It turned out to be a pack of Howler Monkeys, which are in fact cuter than their ongoing creepy cry would suggest. They howled continuously for twenty minutes. I can only describe the sound they make as a combination of rhythmically sawing through bone with a blunt hack saw with the occasional screech of dying pig thrown in (maybe because someone was sawing through its bones with a blunt hacksaw). It felt like the canopy was a ceiling of noise and activity. We stayed watching them until, seemingly without reason, they feel silent. It was a short stint further down to the open ocean facing beach (Lopes Mendes).
Once we’d had our fill of sunbathing (Andrew somewhat tentatively after the previous day) and swimming at the beach we sought further entertainment in the form of chasing crabs down their crab holes (like a man hole, but for crabs) and making our own idyllic island exercise video. I yoga-ed, while Andy cart-wheeled and teddy bear rolled into the hearts of many a beach-goer that afternoon.
Day 3, we walked the short distance from town to ‘Lazareto’, a structure that would have looked like a former bomb-shelter in the UK, but actually was once a quarantine hospital, built in 1886 to house European immigrants suspected of having Cholera. Its later incarnation was as a prison (1893-1913) for rebels of the Revolta Armada. The only remains of the building are the dungeons, where the prison cells were (which you cannot enter, since apparently they could collapse at any moment). The only current inmates of the prison are some of the blue-est crabs you ever will see, who are present in their droves and live in thousands of tiny burrows surrounding the sinister-looking site.
We chilled and ate (a lot) for most of day 4. The food was great, if a little pricey (though weirdly the beef we had was better than the sea food). Whilst eating at some of the beach-side restaurants we marvelled at the skill of Brazilian youngsters skills on a slack line (a kind of inch-wide tight rope, but bouncy and about 2ft off the ground, tied between 2 palm trees). One kid nearly landed back on it after a somersault. Impressive.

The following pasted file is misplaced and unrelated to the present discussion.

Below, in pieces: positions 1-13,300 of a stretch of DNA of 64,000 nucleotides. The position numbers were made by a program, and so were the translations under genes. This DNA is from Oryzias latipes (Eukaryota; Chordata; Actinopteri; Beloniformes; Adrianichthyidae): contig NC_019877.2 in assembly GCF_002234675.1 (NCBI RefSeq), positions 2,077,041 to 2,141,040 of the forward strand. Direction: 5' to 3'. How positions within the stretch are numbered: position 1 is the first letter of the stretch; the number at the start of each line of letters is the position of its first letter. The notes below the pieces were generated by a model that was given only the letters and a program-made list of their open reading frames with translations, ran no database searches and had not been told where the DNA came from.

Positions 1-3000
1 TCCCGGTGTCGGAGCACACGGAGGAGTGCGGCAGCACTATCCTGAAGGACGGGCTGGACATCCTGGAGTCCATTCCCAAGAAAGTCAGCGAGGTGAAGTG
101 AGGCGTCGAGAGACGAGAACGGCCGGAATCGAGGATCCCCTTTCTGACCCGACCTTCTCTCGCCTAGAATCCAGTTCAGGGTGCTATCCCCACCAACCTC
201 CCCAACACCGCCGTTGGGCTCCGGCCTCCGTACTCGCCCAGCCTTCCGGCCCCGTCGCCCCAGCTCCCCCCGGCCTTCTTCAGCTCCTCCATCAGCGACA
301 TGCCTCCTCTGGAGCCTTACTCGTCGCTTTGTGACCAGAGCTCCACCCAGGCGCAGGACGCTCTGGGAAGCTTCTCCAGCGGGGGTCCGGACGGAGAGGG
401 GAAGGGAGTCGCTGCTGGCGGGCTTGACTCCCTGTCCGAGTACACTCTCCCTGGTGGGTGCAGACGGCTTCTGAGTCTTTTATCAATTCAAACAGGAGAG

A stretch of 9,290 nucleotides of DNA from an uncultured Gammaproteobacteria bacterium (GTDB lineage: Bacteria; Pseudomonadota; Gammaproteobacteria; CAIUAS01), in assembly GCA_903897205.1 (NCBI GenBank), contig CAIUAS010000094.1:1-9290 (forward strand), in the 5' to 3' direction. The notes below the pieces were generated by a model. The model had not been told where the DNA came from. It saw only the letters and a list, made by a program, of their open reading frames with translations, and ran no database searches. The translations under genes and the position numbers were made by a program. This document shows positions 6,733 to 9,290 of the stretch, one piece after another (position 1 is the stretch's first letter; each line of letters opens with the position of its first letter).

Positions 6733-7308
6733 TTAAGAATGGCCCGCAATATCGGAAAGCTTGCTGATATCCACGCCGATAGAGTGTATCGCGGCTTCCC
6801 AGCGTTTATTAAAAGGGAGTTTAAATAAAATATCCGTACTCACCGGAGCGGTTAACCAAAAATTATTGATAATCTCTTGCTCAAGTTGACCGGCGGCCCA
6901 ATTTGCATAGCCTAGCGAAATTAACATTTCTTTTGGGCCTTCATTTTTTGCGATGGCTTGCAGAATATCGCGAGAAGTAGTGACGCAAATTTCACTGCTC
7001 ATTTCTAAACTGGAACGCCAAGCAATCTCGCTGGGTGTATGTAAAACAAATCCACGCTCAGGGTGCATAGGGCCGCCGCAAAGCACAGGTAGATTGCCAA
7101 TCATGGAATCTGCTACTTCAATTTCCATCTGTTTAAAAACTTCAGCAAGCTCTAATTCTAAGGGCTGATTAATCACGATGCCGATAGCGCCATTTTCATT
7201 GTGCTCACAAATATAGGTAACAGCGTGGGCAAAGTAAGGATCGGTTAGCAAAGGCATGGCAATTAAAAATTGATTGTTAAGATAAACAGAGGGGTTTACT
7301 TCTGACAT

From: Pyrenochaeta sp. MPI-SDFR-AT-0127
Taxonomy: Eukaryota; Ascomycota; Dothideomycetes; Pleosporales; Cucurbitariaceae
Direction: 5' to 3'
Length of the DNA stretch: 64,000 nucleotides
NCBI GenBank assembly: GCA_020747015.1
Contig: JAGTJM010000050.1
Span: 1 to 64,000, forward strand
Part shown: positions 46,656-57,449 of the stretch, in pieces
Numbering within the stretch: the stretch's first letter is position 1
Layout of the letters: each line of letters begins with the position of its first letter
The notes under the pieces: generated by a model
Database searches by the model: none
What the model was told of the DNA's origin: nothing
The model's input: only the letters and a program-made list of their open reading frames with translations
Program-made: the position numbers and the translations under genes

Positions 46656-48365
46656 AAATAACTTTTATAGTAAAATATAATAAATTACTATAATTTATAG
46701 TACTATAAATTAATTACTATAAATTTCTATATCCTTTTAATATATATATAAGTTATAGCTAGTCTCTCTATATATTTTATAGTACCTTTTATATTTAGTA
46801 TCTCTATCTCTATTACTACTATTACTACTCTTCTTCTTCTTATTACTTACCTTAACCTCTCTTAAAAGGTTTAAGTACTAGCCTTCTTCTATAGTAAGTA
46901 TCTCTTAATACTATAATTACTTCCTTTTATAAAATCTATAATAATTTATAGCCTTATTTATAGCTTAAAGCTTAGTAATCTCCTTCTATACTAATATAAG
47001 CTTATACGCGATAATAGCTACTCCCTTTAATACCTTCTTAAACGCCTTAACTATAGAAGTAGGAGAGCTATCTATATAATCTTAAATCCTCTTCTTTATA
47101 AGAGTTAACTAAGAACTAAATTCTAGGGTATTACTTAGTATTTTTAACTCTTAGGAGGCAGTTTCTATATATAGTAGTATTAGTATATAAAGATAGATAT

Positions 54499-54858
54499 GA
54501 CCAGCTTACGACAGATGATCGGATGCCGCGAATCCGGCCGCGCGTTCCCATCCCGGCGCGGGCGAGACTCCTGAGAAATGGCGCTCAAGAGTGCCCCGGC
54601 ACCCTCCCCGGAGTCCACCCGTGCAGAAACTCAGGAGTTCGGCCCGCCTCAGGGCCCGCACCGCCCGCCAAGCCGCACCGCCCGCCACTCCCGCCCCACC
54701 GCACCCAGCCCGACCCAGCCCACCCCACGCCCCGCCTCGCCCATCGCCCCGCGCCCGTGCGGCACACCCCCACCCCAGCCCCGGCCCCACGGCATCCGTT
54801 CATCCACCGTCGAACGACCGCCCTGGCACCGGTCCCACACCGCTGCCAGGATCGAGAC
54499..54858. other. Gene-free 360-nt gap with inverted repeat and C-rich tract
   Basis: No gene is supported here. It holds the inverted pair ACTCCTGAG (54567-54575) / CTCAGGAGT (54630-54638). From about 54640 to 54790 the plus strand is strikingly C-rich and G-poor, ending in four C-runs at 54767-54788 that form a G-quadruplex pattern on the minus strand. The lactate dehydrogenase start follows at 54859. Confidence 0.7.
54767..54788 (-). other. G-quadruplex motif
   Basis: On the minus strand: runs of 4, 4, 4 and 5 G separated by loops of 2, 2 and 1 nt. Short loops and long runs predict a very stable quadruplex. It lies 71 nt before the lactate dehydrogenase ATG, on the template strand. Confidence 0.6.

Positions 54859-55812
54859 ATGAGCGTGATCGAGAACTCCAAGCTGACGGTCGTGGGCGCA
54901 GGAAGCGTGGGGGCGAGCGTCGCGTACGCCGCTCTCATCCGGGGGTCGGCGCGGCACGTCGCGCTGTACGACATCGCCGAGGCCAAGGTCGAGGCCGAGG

After 4 nights on the island we returned to Rio to fly swiftly west, waaaay into the middle of the continent, to Bonito (a small town on the edge of the Pantanal- the rainforest marsh land south of the Amazon and bordering with Bolivia).
Back in Rio we headed out for dinner in warm but overcast weather conditions; but, in between entering the mall, ordering and eating our speed noodles, ‘spoodles’, the weather well and truly ‘came in’. Our journey home consisted of us dashing between awnings and doorways in the most torrential rain I have ever felt (coming from someone who’s spent the start of rainy season in sub-Saharan Africa). After about 10 minutes we resigned ourselves to walking up the, now-gushing, unsheltered steep streets to our hilltop hostel. This was followed by the next 3 hours blow drying shoes and clothes with my travel hair dryer so they wouldn’t stink (too much).
We left for our flight at 05:30am and crossed paths with some ‘Gap Yar’ young’uns returning to our hostel after the final night at the Sambadromo for 2014. It was hard to believe people had lasted longer in Rio than the 4 nights of Carnaval that we had survived. Oh to be 19 again.